Extracellular S100A9 promotes pro-inflammatory response during IAV infection

In the preceding studies, the high levels of S100A9 secretion during infection suggested that secreted extracellular S100A9 may have some role during IAV infection. Therefore, we focused on the role and function of extracellular S100A9 during IAV infection. Earlier studies have shown that the S100A9/S100A8 complex is required for optimal LPS-induced TLR4-dependent TNF-α (TNF) production in bone marrow cells (comprised of undifferentiated monocytes and DCs) [38]. However, few studies have shown the pro-inflammatory activity of S100A9 in the absence of S100A8 and LPS. Moreover, it is not known whether S100A9 can launch a pro-inflammatory response in macrophages. Since our studies are focused on the innate responses of IAV-infected macrophages, we investigated whether extracellular addition of purified S100A9 protein (to mimic secreted S100A9) promotes the release of pro-inflammatory cytokines IL-6 and TNF-α (TNF). These pro-inflammatory cytokines are produced early during IAV infection, a period that corresponds with S100A9 secretion kinetics.

Mouse (J774A.1) and human (U937 cells) macrophages were incubated with purified mouse or human S100A9 proteins, respectively for 6–12 h (Figure 3). After treatment, medium supernatant was collected to analyze TNF and IL-6 levels by ELISA. S100A9 alone stimulates a pro-inflammatory response in macrophages, as is evident from high levels of TNF (Figure 3A and C) and IL-6 (Figure 3B and D) production by macrophages treated with purified S100A9 protein. Both human (Figure 3A and B) and mouse (Figure 3C and D) macrophages produced pro-inflammatory cytokines upon incubation with human and mouse S100A9 protein. Interestingly, the response was rapid, since substantial TNF and IL-6 production occurred within 6 h of treatment with S100A9 protein. RT-PCR analysis showed that production of TNF and IL-6 by S100A9 was due to activation of their corresponding genes (Figure S3). Since the pro-inflammatory activity of purified S100A9 protein could be inhibited by anti-S100A9 blocking (neutralizing) antibody (not shown), the observed response was due to S100A9 protein. Moreover, the effect observed with purified S100A9 protein was not due to LPS contamination (Figure S4A and S4B). These studies demonstrated that S100A9 functions as an extracellular host factor to launch a pro-inflammatory response in macrophages.

Extracellular S100A9 protein stimulates pro-inflammatory response in macrophages.
Fig. 3. Extracellular S100A9 protein stimulates pro-inflammatory response in macrophages.
Human U937 macrophages were incubated with purified recombinant human S100A9 protein (10 µg/ml) for 6 h and 12 h. The medium supernatant was collected to assess levels of human TNF-α (TNF) (A) and human IL-6 (B) by ELISA. Mouse J774A.1 macrophages were incubated with purified recombinant mouse S100A9 protein (5 µg/ml) for 6 h and 12 h. The medium supernatant was collected to assess levels of mouse TNF (C) and mouse IL-6 (D) by ELISA. The values represent the mean ± standard deviation from three independent experiments performed in triplicate. *p<0.05 using a Student's t test. Vehicle control cells (veh) were incubated with HBSS buffer.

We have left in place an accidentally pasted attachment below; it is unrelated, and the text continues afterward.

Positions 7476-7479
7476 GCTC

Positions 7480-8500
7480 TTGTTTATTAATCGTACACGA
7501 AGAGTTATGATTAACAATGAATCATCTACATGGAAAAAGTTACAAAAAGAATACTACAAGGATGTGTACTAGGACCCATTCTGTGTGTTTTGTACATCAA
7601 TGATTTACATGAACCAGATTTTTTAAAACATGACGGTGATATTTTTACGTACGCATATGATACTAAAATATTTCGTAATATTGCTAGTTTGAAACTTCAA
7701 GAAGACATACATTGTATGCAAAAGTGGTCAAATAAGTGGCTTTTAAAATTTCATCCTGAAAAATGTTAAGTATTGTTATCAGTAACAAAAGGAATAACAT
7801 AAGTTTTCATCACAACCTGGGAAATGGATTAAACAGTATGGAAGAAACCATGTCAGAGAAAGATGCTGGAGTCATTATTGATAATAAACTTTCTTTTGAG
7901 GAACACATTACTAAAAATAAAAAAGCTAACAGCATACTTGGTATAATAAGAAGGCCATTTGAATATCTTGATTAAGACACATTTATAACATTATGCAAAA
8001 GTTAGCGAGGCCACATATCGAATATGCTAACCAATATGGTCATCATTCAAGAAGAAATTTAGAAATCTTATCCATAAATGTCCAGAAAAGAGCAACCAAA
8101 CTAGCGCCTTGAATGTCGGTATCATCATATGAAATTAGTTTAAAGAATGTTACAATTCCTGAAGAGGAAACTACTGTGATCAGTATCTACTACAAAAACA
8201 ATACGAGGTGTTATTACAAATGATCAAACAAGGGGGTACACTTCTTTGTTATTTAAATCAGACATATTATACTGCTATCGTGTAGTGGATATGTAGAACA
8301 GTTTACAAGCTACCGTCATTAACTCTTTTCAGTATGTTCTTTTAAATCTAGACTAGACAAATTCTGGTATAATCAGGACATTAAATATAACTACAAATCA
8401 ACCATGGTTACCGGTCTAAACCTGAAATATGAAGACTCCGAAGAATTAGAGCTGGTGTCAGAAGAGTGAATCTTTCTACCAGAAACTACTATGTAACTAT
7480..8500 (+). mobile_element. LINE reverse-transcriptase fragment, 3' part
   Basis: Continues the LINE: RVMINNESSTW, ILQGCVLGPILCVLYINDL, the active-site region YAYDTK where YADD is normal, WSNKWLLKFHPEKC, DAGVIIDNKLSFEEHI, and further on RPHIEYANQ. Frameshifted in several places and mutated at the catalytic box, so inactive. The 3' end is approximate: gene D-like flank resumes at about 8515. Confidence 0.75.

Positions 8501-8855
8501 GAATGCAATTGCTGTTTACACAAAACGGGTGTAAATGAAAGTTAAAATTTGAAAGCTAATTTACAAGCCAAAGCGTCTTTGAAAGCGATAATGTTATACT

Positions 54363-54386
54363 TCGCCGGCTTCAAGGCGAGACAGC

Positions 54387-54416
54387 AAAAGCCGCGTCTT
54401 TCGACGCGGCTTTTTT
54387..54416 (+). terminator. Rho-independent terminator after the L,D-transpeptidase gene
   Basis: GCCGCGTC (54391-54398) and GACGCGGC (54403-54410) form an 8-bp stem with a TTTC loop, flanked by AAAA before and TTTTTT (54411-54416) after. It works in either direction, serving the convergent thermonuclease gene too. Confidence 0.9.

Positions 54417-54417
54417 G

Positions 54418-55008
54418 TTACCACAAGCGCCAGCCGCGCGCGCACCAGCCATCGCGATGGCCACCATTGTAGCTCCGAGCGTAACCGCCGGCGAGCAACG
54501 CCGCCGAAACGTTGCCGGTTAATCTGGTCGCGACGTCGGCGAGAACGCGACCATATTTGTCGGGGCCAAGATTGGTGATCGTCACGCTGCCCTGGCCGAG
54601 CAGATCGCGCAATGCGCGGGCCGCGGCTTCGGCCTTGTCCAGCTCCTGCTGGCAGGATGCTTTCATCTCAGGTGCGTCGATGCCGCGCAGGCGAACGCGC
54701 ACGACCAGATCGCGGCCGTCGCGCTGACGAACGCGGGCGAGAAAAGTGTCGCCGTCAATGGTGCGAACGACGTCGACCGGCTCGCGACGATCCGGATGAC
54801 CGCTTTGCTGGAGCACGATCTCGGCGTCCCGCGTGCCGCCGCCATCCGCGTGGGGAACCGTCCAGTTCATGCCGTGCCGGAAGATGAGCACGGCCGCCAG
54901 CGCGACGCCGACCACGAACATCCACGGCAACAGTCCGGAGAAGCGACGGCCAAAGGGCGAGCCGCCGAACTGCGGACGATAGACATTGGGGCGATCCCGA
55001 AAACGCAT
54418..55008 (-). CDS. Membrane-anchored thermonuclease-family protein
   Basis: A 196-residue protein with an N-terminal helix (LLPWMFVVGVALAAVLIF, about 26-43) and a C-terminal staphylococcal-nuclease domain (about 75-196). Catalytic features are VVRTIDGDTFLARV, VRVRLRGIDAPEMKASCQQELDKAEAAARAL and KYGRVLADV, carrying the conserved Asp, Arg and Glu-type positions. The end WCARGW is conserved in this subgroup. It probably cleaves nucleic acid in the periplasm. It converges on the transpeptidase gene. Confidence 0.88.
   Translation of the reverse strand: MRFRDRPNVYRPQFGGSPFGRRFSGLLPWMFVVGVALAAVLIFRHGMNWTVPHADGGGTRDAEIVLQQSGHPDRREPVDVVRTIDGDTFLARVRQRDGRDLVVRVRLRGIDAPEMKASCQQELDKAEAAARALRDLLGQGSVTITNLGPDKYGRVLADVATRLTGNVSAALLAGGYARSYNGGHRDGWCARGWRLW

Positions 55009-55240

We next examined the role of secreted S100A9 in eliciting a pro-inflammatory response during IAV infection. We used blocking antibody against S100A9 to neutralize the activity of extracellular (secreted) S100A9. Previously, it was shown that this blocking antibody specifically inhibited the activity of the secreted extracellular form of S100A9 both in vitro and in vivo [44][50]. J774A.1 cells were infected with IAV in the presence of either control antibody (control IgG) or S100A9-specific blocking antibody. At various postinfection time points, IL-6 and TNF levels were examined by ELISA. Extracellular S100A9 plays a key role in inducing the pro-inflammatory response during IAV infection, since significant reduction in IL-6 (Figure 4A) and TNF (Figure S4C) levels were observed in infected cells treated with S100A9 blocking antibody. RT-PCR showed that loss of IL-6 and TNF production was due to diminished gene expression (not shown). Similar results were obtained following treatment of IAV-infected primary macrophages (BMDM) with S100A9 blocking antibody (Figure S4D and S4E). Diminished IL-6 (Figure S4D and S4E) and TNF (not shown) production (Figure S4D) and expression (Figure S4E) was observed in infected BMDM treated with S100A9 blocking antibody. The loss of pro-inflammatory response was not due to reduced IAV replication, since IAV HA expression was similar in control antibody and S100A9 blocking antibody treated J774A.1 cells (Figure S5A) and BMDMs (Figure S5B). Thus, extracellular S100A9 modulates pro-inflammatory response independent of IAV replication.

Extracellular S100A9 plays an essential role in inducing pro-inflammatory response during IAV infection of macrophages.
Fig. 4. Extracellular S100A9 plays an essential role in inducing pro-inflammatory response during IAV infection of macrophages.